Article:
Be interesting to hear what Mr Rabbit thinks about today’s Tele, seeing he was a classmate of Ian’s in Year 10. But it is good to see a good cause promoted through today’s big splash – a nice change from the drivelling about Safe Schools which some seem to think involves compulsory demonstrations of penis tucking for twelve-year-olds… (It doesn’t.)

In July 2014 I posted Ian Thorpe – free at last? There’s a bit about me too in that post, and this:

Kudos to my (second) cousin Harrison Cartwright for the Bullshit Blog  post On Ian Thorpe, coming out – and the next step.

…Ian Thorpe has come out, and guess what? It’s entirely his own business. He has done nobody a disservice in keeping this part of his life a secret. I can’t stress enough how enormously frustrating it is to read this media coverage where people can’t even fathom how he kept this a secret. These people, more often than not, are the ones who have absolutely no idea how it feels to be in that position.

Coming out is terrifying. There is absolutely no way to describe the process; the complex set of emotions that are involved – unless you’ve actually gone through it yourself. Doing it when you’re one of the most well-known names in the country? I cannot even begin to imagine how much more difficult that must have been.

Thorpe has demonstrated an enormous amount of bravery in making this aspect of his life public. In doing so, he’s shown that while we might not be there yet, but we’re certainly getting a lot closer.

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Last year there was quite a controversy here in NSW:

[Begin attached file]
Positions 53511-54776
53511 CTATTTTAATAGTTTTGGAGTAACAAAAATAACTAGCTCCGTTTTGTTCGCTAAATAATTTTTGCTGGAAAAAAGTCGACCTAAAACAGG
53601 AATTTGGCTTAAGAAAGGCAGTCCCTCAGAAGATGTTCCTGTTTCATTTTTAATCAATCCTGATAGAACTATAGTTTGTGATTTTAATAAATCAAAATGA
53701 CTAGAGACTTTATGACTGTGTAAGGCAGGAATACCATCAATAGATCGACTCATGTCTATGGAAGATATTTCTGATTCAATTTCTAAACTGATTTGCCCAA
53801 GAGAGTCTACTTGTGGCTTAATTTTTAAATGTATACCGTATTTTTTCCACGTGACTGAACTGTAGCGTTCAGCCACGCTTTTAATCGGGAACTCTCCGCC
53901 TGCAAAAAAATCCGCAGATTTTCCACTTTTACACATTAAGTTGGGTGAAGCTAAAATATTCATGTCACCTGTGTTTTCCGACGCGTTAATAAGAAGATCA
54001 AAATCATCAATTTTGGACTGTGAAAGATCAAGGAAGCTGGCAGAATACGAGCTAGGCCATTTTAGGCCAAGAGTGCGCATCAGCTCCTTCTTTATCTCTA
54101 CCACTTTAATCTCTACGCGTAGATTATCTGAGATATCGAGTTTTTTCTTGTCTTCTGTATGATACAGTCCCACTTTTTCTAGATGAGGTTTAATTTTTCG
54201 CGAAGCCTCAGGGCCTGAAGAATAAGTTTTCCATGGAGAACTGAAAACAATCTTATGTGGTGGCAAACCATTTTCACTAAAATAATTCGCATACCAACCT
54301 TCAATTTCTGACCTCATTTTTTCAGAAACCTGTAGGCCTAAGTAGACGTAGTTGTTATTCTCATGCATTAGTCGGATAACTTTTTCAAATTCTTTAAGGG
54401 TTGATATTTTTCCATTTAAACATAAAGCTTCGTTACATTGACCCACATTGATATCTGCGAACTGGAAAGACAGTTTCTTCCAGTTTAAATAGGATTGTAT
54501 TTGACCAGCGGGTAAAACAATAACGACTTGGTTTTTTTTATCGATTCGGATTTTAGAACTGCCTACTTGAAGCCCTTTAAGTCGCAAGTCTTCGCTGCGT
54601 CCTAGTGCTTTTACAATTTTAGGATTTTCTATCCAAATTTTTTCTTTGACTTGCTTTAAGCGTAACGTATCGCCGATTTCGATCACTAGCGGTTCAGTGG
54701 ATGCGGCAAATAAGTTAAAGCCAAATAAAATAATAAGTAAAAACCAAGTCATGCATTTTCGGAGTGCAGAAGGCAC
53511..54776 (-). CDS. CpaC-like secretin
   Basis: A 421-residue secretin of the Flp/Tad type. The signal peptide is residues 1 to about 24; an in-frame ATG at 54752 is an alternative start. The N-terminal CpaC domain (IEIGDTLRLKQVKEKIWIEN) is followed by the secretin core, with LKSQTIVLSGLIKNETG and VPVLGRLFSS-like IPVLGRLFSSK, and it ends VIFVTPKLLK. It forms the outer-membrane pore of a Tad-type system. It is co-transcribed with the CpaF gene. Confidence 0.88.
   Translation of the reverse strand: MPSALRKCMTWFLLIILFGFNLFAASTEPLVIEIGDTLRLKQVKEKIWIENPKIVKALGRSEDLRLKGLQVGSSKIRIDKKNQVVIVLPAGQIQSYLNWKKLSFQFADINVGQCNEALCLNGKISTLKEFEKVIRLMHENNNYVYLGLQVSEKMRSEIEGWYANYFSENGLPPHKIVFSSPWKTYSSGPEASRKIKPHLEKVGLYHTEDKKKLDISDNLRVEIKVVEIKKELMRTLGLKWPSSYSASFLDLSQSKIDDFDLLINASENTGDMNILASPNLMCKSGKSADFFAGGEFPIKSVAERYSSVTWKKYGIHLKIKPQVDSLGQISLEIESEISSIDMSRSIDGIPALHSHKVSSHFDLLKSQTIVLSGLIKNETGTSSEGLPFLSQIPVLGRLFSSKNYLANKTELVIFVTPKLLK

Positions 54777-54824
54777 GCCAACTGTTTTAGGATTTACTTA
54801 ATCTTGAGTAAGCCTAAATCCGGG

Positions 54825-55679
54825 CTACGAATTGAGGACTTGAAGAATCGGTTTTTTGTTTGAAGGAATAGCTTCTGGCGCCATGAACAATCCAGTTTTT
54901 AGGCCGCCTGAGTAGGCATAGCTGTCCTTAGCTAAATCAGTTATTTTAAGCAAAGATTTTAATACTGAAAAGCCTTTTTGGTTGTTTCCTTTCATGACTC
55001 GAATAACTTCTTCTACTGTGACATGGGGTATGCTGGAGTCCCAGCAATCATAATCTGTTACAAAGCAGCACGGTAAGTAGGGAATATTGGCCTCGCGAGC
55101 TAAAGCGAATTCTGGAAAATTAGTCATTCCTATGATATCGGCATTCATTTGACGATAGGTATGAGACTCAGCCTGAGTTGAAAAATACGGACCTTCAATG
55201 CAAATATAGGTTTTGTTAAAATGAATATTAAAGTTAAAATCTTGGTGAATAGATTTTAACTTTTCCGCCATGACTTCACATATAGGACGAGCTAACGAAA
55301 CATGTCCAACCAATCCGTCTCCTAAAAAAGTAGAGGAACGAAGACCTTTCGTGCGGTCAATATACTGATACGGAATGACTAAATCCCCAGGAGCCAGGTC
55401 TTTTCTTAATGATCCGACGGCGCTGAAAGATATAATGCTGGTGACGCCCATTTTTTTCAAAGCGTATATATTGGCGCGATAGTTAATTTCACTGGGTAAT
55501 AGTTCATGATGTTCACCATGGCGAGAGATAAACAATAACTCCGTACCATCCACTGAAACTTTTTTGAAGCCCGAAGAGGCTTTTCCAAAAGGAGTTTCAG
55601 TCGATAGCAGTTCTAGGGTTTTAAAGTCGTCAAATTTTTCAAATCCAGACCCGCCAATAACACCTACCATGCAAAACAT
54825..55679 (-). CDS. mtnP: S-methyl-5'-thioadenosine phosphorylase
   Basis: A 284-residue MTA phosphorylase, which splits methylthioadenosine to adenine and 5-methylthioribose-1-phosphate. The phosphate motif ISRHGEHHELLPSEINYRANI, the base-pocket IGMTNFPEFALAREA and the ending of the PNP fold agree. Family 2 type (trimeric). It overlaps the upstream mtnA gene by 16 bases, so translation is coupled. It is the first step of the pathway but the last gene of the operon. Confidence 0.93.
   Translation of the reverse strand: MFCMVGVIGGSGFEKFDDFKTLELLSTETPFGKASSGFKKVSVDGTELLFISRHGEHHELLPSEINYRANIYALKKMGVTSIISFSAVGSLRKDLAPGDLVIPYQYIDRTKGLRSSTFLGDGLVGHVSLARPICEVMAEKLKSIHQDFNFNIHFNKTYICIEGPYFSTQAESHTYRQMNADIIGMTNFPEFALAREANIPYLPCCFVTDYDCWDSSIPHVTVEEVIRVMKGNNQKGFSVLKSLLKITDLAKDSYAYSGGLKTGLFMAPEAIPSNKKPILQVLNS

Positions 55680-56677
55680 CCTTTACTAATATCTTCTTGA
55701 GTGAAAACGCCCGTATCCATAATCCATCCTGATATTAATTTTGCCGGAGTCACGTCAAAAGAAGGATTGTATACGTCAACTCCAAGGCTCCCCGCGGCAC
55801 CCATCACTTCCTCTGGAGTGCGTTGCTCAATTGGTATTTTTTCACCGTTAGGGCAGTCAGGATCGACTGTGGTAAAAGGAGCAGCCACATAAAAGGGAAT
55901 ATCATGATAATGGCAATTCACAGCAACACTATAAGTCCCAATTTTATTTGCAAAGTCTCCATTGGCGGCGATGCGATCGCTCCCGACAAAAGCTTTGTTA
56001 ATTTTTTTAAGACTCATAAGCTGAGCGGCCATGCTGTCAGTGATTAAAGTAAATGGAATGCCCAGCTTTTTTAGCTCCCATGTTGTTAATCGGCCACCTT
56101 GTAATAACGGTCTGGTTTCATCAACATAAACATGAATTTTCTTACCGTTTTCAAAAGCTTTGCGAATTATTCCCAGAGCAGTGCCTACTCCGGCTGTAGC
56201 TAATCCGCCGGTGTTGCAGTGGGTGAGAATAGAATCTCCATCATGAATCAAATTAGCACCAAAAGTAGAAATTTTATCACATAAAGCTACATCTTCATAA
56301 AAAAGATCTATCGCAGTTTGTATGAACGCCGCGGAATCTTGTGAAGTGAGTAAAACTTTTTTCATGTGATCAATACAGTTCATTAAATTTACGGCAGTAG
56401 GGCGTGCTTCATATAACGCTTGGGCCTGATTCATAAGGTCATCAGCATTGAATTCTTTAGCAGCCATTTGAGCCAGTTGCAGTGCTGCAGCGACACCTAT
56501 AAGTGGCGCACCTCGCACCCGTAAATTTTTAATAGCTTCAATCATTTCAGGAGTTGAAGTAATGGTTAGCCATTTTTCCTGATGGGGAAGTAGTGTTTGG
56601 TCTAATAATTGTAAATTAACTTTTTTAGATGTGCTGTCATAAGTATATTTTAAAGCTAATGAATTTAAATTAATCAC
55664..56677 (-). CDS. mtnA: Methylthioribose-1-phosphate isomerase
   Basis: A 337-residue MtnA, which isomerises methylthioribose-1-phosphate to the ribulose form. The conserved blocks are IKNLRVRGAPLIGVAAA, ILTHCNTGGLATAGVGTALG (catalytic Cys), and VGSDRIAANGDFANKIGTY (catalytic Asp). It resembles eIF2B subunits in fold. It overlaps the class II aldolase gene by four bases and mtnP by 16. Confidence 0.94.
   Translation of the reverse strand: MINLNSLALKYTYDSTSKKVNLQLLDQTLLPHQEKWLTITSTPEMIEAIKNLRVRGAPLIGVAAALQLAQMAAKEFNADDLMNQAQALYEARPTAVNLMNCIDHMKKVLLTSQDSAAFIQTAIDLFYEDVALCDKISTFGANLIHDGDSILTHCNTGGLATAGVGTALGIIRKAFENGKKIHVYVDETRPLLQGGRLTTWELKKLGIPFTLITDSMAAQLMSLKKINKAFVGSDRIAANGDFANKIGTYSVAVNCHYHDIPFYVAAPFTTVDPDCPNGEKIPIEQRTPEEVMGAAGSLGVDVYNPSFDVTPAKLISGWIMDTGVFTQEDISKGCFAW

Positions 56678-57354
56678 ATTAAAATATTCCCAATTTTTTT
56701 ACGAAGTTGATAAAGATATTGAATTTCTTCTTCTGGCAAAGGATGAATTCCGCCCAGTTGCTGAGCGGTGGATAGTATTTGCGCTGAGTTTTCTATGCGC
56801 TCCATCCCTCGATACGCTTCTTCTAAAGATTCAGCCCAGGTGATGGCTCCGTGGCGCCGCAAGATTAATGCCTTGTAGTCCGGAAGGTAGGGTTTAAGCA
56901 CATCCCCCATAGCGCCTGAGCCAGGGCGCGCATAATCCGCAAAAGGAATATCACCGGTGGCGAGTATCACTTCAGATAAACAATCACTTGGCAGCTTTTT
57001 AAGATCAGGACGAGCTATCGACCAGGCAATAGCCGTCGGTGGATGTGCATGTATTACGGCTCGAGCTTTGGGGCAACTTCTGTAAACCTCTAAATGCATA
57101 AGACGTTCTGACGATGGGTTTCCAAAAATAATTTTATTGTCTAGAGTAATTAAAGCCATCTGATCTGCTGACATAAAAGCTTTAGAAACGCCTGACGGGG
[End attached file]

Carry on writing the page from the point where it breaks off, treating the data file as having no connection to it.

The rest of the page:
NSW government stops showing of documentary in schools

Posted on August 27, 2015 by Neil

This began, it appears, with a characteristic fit of righteous wrath from the Sydney Daily Telegraph front page. I saw but did not bother reading it. Life is too short.

But there have been rapid consequences, as reported in today’s Sydney Morning Herald:

The NSW Education Minister, Adrian Piccoli, has banned every public school in the state from screening a documentary about children with gay parents during school hours.

On Wednesday afternoon Mr Piccoli issued a memo to the state’s principals ordering them not to show the film Gayby Baby so as “to not impact on the delivery of planned lessons”.

Adrian Piccoli has in many ways proven a good Education Minister, so I am disappointed – if the report fairly quotes him – with “During school hours we expect them to be doing maths and English and curriculum matters… This movie is not part of the curriculum and that’s why I’ve made that direction.” It might be thought that the movie does address issues in the larger curriculum dealing with personal development, health and social inclusion. (I see a friend on Twitter – a head teacher in a western Sydney school – finds Adrian Piccoli’s response “sad and gutless”.)

See the film’s website.

“Touching, frank and delightfully humorous”

– The Reel World

“Essential viewing for every family – same-sex, straight or otherwise.”

– Benjamin Law, author

Gayby Baby is being screened tonight on SBS at 8.30 pm. It’s the Sun-Herald pick of the week.

Want to see what all the fuss was about? This is the documentary film that was shown in a couple of NSW schools, then banned from being shown in NSW schools because of its unacceptably corrupting influence.

Because we all know (a) that even looking at a gay person is enough to turn you gay, and (b) watching a film about gay parents instantly inspires you to turn gay and then acquire offspring…

Gayby Baby had its genesis in a rather beautiful short documentary from Maya Newell, which ran as part of the ABC’s Opening Shot series, supporting budding doco makers.

This covers the same ground – and some of the same characters – but is narration-free and focuses on a few months in the lives of four families.